With its recent facelift, even more recent than the completely flat 2014 rebrand, NatWest has become the second major corporate identity that has gone back in time and implemented a purposefully retro design - following the Co-op’s throwback in May of this year. So what’s behind this trend?
What the two projects have in common is a direct reference to a previous incarnation of each company’s logo from the past, more specifically the 1960s.
There has been a trend recently of increasing fondness for design relics of the past, notably through the crowdfunded reprint of old graphics manuals, including the British Rail Corporate Identity Manual from 1965, the NASA Graphics Standards Manual from 1975 and graphic design visionary Massimo Vignelli’s New York subway system manual from 1970.
So what is spurring this movement? Nostalgia? Returning to the corporate roots? Or is it just that design was better back in the good ol’ days? Looking into the justifications from the agencies behind each respective project, the theme seems to be simplicity.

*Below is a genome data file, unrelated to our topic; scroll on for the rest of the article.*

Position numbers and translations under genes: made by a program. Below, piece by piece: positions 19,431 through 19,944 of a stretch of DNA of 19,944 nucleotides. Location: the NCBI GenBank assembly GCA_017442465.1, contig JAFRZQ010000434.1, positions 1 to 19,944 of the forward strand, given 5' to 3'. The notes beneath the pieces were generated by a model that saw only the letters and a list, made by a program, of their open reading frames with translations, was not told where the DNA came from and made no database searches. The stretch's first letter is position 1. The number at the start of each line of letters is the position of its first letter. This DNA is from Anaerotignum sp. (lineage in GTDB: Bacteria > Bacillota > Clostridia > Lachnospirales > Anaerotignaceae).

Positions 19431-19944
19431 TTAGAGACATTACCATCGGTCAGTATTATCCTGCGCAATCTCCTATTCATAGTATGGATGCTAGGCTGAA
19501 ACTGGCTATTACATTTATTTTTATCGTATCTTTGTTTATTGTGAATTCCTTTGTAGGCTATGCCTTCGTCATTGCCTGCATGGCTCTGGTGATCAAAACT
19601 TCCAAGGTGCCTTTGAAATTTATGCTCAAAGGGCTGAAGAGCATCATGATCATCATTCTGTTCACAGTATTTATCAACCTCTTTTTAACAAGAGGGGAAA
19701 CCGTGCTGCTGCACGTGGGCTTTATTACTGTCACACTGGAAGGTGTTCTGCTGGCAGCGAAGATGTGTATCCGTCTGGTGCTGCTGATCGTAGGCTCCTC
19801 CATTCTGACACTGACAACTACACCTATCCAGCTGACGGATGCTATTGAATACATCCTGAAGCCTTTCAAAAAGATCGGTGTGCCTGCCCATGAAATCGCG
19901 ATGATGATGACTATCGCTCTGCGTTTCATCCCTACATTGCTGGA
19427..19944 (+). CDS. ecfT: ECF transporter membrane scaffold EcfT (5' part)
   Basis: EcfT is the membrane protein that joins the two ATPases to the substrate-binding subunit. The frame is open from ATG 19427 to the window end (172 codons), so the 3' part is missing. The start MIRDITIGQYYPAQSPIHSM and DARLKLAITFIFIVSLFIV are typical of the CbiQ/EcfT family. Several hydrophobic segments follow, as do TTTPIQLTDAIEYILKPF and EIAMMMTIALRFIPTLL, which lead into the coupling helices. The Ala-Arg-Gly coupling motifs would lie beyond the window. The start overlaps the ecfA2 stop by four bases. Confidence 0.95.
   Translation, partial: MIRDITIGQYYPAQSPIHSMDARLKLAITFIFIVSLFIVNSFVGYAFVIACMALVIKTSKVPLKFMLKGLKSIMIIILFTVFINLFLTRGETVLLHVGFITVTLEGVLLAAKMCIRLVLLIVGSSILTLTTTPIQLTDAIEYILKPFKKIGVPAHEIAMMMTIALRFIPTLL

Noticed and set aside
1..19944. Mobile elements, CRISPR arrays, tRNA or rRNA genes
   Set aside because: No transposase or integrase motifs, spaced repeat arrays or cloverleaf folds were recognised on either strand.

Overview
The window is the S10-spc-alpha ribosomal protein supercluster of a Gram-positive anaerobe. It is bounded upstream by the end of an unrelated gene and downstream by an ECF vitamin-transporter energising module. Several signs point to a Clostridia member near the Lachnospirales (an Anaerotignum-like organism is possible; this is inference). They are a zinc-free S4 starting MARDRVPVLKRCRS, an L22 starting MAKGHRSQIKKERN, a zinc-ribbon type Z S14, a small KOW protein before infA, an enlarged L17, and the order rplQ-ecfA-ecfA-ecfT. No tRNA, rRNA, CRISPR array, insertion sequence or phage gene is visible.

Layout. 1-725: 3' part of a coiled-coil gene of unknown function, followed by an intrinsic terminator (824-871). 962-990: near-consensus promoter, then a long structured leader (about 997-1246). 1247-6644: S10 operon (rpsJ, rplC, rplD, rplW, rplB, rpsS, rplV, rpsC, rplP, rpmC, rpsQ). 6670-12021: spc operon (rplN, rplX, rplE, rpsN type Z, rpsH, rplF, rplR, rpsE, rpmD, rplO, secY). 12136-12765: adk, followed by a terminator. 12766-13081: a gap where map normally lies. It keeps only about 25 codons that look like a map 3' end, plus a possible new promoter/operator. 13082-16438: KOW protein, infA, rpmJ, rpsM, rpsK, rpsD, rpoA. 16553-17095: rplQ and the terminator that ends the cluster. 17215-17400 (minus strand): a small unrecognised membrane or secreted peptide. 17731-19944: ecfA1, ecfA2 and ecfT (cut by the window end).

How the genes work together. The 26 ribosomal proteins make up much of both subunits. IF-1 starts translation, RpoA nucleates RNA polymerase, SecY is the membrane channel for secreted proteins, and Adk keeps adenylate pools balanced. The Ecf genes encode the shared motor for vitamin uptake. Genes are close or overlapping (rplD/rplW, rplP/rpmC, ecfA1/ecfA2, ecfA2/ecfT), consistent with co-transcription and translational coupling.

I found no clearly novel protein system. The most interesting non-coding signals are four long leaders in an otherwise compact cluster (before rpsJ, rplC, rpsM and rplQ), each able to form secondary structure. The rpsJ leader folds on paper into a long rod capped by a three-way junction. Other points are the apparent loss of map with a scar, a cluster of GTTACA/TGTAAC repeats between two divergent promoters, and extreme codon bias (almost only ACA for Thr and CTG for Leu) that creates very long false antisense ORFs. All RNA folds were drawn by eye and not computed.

It’s no accident that some of the most revered corporate identities came from that period. Look at the longevity of Mastercard’s mark, disregarding the handful of tweaks it has had over the years. It’s been said that the limitations of technology played a part in creating more economical designs, simplicity was simply more efficient in the days of manual drafting.
Regardless of rationalisation for why, I remain a massive fan of both projects - Co-op more so. In an age where minimalism is king, why not reflect on the success stories from yesteryear?
North (co-op rebrand): http://www.northdesign.co.uk
Futurebrand (NatWest rebrand) : http://www.futurebrand.com